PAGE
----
Would you take a free fentanyl test strip from this man?
Tino is trying to save your life.
Harm reduction activist Tino Fuentes is the pied piper of using fentanyl test strips as a way to help reduce drug overdoses. He will visit Ohio in August as part of Harm Reduction Ohio’s “Saving Lives Speaker Series.”
Tino is a one-time heroin user and dealer who, despite a tough guy appearance, has a big, loving heart. Today, he spends his days (and nights) on New York City streets handing out fentanyl test strips and looking out for the well-being of drug users, especially homeless ones. “Nobody deserves to die because they use drugs,” he says.
Tino has personally revived more than 100 people from drug overdoses with naloxone. He’s trained more than 1,000 people how to use the overdose-reversing drug. “I pride myself in being able to say, I’ve not lost one person yet, which worries me with fentanyl because these last couple years I’ve had some really close calls.”
Tino’s great “drug checking” innovation is pioneering the use of $1 fentanyl test strips from BTNX in Toronto to help users know their drugs might contain fentanyl. He’s taken the practice a step further by testing drugs for cocaine and heroin as well as fentanyl. This gives drug users more information on what they’re about to consume.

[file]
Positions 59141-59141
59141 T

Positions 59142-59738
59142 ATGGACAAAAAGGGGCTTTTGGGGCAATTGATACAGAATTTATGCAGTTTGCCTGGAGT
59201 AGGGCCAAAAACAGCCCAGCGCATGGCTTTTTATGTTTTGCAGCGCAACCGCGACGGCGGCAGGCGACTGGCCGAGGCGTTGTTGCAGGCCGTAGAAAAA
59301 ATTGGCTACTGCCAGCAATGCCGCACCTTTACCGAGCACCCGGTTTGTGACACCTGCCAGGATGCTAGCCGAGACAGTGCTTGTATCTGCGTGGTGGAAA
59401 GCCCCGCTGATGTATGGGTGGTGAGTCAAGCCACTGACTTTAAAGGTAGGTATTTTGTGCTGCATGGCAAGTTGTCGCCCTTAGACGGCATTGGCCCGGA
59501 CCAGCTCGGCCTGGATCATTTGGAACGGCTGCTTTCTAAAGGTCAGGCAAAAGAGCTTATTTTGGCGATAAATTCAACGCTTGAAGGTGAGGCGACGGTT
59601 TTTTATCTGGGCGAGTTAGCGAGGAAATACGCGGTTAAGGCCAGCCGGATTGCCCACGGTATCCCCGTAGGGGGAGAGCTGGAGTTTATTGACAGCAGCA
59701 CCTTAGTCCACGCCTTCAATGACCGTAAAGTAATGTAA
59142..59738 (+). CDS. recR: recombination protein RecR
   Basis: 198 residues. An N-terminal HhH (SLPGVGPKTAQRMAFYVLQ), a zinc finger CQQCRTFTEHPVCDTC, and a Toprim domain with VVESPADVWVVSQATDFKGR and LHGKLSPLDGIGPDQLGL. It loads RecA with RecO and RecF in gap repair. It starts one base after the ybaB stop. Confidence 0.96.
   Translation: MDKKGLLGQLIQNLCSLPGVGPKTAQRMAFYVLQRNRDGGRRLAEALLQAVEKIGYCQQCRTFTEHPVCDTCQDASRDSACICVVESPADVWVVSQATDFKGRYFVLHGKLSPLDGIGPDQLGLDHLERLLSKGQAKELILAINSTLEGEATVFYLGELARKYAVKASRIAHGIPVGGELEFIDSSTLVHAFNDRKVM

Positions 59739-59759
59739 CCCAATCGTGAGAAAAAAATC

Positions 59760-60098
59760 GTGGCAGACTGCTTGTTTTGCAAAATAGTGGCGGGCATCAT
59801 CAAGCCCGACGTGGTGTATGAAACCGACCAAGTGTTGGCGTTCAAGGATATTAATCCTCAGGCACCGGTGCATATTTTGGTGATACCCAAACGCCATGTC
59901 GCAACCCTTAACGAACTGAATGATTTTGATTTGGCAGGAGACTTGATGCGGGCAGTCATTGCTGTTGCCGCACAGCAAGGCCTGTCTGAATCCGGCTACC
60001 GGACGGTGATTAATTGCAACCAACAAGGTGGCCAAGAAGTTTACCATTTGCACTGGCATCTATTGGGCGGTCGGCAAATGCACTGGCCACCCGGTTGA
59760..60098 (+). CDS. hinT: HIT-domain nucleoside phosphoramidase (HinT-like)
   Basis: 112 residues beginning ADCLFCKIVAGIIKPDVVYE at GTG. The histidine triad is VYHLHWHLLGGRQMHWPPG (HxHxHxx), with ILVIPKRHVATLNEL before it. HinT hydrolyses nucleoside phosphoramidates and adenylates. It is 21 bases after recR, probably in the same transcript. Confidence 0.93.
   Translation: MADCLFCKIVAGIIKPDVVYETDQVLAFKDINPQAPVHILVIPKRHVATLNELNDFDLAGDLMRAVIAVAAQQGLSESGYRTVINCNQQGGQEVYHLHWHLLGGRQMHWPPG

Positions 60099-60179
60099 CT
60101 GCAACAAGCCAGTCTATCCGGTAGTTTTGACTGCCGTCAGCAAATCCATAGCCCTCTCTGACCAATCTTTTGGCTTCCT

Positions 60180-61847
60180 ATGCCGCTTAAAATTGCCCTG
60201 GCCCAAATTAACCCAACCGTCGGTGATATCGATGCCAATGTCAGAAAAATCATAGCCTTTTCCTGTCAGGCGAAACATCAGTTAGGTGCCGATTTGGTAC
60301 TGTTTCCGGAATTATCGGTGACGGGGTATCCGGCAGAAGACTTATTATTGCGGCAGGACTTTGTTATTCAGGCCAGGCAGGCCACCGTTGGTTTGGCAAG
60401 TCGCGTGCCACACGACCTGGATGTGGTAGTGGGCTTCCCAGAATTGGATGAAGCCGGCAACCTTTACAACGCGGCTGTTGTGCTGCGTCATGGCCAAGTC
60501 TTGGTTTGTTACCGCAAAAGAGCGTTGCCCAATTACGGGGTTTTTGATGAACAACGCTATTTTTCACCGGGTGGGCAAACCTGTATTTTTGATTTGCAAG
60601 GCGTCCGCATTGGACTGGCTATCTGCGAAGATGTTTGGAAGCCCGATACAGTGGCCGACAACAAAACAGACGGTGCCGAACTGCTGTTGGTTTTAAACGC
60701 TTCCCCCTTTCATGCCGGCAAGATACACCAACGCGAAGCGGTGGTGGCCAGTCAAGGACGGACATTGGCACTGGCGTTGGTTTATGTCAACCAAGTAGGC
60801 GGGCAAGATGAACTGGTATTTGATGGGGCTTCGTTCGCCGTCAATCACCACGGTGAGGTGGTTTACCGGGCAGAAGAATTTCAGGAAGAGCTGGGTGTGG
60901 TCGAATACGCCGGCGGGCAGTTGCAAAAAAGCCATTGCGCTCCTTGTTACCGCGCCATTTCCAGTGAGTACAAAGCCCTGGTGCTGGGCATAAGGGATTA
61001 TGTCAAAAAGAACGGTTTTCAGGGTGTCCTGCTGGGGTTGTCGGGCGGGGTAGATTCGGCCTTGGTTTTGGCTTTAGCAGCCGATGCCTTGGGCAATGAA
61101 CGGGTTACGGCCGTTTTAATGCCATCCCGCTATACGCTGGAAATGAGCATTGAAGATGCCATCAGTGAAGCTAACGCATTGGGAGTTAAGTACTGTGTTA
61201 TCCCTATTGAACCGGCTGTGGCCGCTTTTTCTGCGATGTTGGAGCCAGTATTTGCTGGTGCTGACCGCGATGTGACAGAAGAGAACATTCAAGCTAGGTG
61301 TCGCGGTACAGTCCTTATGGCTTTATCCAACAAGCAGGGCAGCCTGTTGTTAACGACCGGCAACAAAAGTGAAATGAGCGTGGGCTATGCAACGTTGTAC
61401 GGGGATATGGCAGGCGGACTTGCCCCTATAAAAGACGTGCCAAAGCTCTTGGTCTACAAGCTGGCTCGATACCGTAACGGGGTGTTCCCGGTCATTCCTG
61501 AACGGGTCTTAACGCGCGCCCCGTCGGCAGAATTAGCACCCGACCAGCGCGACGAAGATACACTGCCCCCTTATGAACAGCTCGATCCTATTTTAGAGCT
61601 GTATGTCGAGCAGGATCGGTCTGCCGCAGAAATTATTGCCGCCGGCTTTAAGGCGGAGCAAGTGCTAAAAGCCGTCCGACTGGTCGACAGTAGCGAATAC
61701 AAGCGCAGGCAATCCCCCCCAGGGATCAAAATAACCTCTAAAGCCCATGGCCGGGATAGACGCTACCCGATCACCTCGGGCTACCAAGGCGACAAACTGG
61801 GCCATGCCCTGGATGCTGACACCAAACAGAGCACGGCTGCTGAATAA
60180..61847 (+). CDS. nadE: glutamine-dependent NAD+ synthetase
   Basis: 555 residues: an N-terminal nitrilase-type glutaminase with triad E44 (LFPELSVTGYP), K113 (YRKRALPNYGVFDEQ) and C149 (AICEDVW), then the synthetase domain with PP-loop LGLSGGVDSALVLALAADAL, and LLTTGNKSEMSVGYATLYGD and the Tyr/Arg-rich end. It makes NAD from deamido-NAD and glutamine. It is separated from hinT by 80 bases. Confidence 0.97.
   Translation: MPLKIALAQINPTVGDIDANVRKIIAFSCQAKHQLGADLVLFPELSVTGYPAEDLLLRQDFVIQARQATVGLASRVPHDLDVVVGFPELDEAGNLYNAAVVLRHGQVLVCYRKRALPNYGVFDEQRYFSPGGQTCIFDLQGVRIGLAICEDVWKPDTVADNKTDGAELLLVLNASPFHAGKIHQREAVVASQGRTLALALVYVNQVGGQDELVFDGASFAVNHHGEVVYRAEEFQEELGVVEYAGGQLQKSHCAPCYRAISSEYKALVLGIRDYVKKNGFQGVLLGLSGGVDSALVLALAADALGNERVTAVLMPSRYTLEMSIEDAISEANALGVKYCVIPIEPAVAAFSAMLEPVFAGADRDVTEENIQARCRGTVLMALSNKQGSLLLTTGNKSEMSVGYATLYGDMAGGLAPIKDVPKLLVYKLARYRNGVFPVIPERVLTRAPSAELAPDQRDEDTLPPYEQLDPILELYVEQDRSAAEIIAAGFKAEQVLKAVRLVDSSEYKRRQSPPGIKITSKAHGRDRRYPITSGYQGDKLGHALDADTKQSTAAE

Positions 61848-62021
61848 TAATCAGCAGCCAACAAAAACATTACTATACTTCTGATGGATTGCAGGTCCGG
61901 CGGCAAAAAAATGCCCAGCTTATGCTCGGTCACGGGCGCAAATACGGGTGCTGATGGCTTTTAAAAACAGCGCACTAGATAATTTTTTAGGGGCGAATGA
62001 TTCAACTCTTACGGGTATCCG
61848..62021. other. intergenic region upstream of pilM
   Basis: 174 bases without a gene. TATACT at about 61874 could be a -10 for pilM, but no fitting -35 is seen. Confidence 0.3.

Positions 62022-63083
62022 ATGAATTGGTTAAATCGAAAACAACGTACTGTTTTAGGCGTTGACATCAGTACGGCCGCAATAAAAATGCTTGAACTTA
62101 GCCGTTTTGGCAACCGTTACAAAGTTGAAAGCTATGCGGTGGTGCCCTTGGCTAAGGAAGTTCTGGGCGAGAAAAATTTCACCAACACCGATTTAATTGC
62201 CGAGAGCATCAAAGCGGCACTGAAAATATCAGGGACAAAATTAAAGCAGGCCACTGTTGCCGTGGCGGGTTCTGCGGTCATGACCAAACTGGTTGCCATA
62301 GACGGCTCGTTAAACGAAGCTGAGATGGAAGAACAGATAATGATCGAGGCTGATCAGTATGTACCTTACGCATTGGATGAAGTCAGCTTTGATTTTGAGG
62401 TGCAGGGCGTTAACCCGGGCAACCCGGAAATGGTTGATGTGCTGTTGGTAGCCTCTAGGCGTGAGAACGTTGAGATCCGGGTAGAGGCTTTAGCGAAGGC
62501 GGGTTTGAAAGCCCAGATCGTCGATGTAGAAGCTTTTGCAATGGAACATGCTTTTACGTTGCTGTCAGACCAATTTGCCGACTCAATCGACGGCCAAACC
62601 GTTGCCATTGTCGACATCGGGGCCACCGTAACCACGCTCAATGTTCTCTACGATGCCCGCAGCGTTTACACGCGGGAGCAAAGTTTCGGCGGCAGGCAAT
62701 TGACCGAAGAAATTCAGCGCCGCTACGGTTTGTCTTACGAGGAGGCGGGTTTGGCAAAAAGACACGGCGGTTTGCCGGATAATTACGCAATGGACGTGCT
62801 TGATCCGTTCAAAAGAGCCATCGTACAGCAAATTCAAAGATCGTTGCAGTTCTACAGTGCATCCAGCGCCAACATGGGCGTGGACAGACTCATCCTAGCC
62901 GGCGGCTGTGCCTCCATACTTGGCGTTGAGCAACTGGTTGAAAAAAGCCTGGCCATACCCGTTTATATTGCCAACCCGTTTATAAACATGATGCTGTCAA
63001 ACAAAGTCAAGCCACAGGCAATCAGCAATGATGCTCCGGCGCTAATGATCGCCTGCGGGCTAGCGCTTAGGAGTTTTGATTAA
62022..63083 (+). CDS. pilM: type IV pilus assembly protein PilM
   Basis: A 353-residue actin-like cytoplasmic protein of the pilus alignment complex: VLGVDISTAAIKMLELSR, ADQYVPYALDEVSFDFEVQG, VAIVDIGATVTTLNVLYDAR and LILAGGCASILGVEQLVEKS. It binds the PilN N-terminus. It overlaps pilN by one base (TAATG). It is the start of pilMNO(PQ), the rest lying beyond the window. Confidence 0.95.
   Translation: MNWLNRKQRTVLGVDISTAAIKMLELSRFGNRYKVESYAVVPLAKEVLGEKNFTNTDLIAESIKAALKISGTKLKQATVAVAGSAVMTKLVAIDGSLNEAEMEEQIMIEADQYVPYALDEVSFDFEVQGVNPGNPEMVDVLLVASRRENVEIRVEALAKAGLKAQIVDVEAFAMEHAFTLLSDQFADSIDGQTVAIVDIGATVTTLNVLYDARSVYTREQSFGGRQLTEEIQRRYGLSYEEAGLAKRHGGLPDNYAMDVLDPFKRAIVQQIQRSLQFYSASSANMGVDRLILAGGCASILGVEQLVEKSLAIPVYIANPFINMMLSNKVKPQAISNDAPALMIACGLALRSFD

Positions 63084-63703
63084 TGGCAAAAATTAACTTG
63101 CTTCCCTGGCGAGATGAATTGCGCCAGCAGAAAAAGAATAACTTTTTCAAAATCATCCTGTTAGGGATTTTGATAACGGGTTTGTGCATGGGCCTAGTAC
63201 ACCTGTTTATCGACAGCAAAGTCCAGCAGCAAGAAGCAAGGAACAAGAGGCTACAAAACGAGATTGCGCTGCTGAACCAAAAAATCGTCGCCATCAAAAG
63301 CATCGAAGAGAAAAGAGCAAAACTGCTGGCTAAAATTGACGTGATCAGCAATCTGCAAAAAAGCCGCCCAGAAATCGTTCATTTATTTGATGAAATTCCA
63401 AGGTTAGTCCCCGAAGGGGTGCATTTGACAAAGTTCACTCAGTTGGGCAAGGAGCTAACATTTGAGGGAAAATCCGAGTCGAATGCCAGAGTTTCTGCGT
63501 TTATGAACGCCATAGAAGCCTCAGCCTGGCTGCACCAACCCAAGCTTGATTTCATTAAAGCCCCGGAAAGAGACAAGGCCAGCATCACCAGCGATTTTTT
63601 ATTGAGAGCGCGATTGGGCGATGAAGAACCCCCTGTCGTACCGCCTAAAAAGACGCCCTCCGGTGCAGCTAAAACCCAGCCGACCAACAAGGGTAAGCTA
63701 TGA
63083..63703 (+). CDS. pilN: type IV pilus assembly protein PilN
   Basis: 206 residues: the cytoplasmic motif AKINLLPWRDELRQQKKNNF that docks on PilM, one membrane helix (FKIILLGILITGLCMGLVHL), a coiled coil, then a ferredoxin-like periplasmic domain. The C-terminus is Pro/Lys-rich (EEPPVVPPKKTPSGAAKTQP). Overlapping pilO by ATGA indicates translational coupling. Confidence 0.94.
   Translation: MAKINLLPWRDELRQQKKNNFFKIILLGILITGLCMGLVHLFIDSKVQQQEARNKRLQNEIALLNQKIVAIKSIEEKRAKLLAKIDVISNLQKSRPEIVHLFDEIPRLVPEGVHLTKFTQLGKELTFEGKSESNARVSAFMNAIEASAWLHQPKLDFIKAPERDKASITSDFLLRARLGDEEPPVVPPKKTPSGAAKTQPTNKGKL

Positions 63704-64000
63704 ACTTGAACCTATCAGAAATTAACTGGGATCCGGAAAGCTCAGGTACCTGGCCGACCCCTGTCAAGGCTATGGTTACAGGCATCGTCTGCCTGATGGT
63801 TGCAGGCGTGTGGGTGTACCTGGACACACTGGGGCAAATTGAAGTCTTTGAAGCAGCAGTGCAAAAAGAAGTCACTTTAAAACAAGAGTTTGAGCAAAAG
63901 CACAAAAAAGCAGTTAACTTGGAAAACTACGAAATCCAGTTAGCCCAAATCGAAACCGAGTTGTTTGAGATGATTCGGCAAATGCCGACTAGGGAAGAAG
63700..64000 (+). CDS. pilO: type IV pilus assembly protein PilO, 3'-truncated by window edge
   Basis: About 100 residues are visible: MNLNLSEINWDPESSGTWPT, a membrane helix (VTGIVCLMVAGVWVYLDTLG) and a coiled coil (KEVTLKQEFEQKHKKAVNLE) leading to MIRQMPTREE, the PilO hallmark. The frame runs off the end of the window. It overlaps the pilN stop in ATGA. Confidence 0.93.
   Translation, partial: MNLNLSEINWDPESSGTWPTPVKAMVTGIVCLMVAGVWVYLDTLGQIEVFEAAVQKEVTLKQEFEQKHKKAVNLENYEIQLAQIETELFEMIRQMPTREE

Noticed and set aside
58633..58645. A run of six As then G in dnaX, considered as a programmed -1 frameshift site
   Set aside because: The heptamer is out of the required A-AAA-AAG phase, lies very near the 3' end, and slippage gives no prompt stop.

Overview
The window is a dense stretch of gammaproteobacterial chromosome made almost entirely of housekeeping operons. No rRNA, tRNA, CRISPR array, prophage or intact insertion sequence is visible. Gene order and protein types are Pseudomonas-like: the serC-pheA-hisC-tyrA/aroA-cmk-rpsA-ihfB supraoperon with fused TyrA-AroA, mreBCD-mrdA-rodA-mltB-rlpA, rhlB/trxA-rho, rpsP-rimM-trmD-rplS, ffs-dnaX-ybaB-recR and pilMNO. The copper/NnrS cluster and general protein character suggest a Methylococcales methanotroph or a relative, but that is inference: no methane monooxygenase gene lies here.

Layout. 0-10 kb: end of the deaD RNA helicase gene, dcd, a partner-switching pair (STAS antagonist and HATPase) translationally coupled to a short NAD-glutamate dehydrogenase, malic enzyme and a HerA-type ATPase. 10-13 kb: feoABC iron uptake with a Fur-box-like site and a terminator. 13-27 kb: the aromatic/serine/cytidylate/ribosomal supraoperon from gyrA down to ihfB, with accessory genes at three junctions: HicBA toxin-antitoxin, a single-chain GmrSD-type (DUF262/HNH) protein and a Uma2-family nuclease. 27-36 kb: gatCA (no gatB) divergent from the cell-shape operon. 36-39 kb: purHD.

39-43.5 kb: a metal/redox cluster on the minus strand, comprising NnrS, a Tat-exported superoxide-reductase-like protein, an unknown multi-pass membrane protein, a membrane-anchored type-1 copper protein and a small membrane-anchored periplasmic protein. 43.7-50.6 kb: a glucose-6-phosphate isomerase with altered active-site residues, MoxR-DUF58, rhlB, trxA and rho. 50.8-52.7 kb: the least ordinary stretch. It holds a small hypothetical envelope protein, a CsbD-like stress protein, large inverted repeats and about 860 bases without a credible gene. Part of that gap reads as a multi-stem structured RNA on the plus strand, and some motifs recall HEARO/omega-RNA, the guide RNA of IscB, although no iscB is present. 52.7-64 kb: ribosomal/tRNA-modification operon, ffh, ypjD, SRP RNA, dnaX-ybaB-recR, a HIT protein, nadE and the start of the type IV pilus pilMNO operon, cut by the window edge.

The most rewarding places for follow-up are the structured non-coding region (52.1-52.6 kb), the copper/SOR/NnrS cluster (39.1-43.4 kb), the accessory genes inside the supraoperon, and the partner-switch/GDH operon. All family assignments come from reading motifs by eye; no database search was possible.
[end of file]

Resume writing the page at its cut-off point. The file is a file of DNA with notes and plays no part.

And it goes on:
Tino works as a harm reduction consultant for local governments in the northeast, teaching drug users how to use fentanyl test strips. He also trains governments on how to design effective test strip programs. But he’s coming to Ohio not for a consulting job but on his own dime for another reason: because he cares about the health and well-being of drug users, like he used to be. As Tino says (in what could be Harm Reduction Ohio’s motto): “Nobody deserves to die because they use drugs.”
Details of how to hear and meet Tino in August will be announced in July.
The public is invited to hear the first speaker in Harm Reduction Ohio’s “Saving Lives” series: Tracey Helton Mitchell, the “heroine of heroin,” who will return to her hometown of West Chester, Ohio, on July 5th for the first time since her sobriety began 20 years ago. Details elsewhere on this page. All Harm Reduction Ohio events are free and open to the public.